Again, that's why I think - I don't even believe it's legal. You have all sorts of provisions - states' rights, interstate commerce, et cetera. So, it's a preposterous idea, frankly. And again, it's totally opposite what the president wants to do, which is work with the states, help the states, get the economy running and bring some sense of stability. You wouldn't at this point literally fracture the entire nation because it's not just New York, New jersey or Connecticut, right? It's Louisiana and New Orleans. And you're going to see these numbers continually going up. So, every few days it's going to be another hot spot. That's where we are. And if you start walling off areas all across the country you would just be totally bizarre, counterproductive, anti-American, anti-social. It wouldn't even be productive. Look, this virus, you don't know who has it. We've done more testing in New York than any other state. That's why we know better who has it in New York. But once these other areas actually start to have the right test and the volume of tests you're going to see it's all across the country.

 

Ana Cabrera: Governor, will you call the President tonight and speak with him about this?

 

Governor Cuomo: Look if the president was considering this, I guarantee he would have called me. I mean we talk about relatively trivial matters when it comes to dealing with this situation. This - this is civil war-kind of discussion.

 

Ana Cabrera: So, you don't believe he really is serious about it?

 

Governor Cuomo: I don't believe he's serious - that any federal administration could be serious about physical lockdown of states or parts of states across this country. I don't believe it's legal. I think it would be economic chaos. I don't think the American people would stand for it. It's just a question of time before you see the numbers growing in hotspots all across this nation. So I think it makes absolutely no sense and I don't believe any serious governmental personality or professional would support it.

 

Ana Cabrera: There are growing concerns though, that we're hearing not just from the president, but from governors in other states about travelers coming into their states from New York. There are reports that the governor of Rhode Island has ordered that all vehicles with New York State license plates be stopped when entering that state. What's your reaction to that?

 

Governor Cuomo: I think that's a reactionary policy. I'm concerned about people with the virus coming into my state, right. So I think that's a reactionary policy and I don't think that's legal. And we're talking to Rhode Island now. If they don't roll back that policy, I'm going to sue Rhode Island, because that clearly is unconstitutional. I understand the goal and I could set up my borders and say I'm not letting anyone in until they take a test to see whether or not they have the virus. But, you know, there's a point of absurdity, and I think that what Rhode Island did is at that point of absurdity. Again it's not even legal. They're a neighboring state, I'm sure we're going to be able to work it out. But I think we need balance in all of this. I understand people are nervous and people are anxious and this is a frightening situation, but we have to keep it in focus, and we have to keep the ideas and the policies we implement positive, rather than reactionary and emotional.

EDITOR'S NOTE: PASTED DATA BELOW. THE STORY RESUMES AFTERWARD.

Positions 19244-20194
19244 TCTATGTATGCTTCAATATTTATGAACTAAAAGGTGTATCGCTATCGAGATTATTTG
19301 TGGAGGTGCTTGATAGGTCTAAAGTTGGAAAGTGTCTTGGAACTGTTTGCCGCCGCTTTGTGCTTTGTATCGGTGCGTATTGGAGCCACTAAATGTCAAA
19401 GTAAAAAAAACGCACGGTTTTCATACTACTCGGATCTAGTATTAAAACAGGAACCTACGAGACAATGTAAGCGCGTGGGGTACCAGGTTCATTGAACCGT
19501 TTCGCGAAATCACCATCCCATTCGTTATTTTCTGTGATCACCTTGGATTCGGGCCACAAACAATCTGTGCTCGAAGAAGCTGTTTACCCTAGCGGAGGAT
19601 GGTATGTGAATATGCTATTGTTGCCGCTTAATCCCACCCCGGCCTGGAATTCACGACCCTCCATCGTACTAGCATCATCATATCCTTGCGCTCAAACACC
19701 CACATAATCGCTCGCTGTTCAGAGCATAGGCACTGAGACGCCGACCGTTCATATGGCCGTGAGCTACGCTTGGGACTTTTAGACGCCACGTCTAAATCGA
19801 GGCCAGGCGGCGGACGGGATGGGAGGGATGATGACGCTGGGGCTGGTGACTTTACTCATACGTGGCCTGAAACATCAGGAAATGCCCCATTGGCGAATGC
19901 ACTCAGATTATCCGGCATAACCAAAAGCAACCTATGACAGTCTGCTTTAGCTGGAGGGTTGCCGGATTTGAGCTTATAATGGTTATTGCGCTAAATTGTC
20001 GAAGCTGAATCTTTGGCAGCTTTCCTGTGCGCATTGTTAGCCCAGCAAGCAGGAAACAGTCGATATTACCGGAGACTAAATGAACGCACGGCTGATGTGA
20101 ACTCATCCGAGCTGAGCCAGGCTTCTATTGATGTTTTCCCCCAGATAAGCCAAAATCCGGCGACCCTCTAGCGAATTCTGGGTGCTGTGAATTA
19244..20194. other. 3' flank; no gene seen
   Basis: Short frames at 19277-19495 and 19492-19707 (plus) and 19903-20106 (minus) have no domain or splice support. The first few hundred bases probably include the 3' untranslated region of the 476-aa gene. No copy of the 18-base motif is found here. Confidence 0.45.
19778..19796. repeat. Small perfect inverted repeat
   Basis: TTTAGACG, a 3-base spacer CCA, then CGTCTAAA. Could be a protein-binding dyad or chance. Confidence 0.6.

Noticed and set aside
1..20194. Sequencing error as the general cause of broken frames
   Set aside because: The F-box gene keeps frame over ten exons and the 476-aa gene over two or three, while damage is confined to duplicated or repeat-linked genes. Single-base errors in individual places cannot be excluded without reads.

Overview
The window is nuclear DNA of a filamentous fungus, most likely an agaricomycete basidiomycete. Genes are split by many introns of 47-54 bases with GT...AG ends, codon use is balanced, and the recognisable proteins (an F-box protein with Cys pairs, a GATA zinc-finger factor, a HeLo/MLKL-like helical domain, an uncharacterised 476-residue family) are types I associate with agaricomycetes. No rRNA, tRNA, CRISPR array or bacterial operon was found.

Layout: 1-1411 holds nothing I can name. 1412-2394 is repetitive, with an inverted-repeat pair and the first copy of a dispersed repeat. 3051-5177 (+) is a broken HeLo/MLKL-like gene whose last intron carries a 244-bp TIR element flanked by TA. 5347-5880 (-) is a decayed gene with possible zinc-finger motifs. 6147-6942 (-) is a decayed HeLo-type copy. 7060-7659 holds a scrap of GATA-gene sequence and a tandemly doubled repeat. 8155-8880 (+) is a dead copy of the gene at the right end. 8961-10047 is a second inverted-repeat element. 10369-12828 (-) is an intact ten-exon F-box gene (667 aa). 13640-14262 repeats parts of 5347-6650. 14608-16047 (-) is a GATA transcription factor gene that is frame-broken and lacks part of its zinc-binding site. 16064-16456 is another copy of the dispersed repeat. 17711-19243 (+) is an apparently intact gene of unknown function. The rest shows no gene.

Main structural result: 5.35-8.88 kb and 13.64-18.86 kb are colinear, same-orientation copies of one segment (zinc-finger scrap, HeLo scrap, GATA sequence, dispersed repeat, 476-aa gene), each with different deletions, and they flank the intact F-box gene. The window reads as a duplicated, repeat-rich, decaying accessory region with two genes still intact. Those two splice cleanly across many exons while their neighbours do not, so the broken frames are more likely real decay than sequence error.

Ana Cabrera: So if you think that these actions are illegal, what are you prepared to do? Would you sue Rhode Island? Would you sue the federal government? What happens?

 

Governor Cuomo: Well, I've sued the federal government many times, by the way, over the past few years. We've had quite a number of policy decisions. I do not believe it's going to come to that on this. Again, I've been speaking to the president. This would be a declaration of war on states. A federal declaration of war. And it wouldn't just be New York, New Jersey, Connecticut. Next week it would be Louisiana with New Orleans, and the week after that it would be Detroit, Michigan, and it would run all across the nation. And I don't think the president is looking to start a lot of wars with a lot of states just about now for a lot of reasons. With Rhode Island, they're a neighboring state. I think what they did was wrong, I think it was reactionary, I think it was illegal, but we'll work it out amicably I'm sure. We have conversations going back and forth. No state should be using police to prohibit interstate travel in any way. No state should be able to say, you know, I'm going to use my police to make sure you don't come in with a license plate. By the way, you're in Rhode Island, what if you travel to New York and you travel back to Rhode Island? Do you get stopped and you can't reenter Rhode Island? You know how many people from Rhode Island come to New York to do business? So, we have to be a little smart in all of these policies.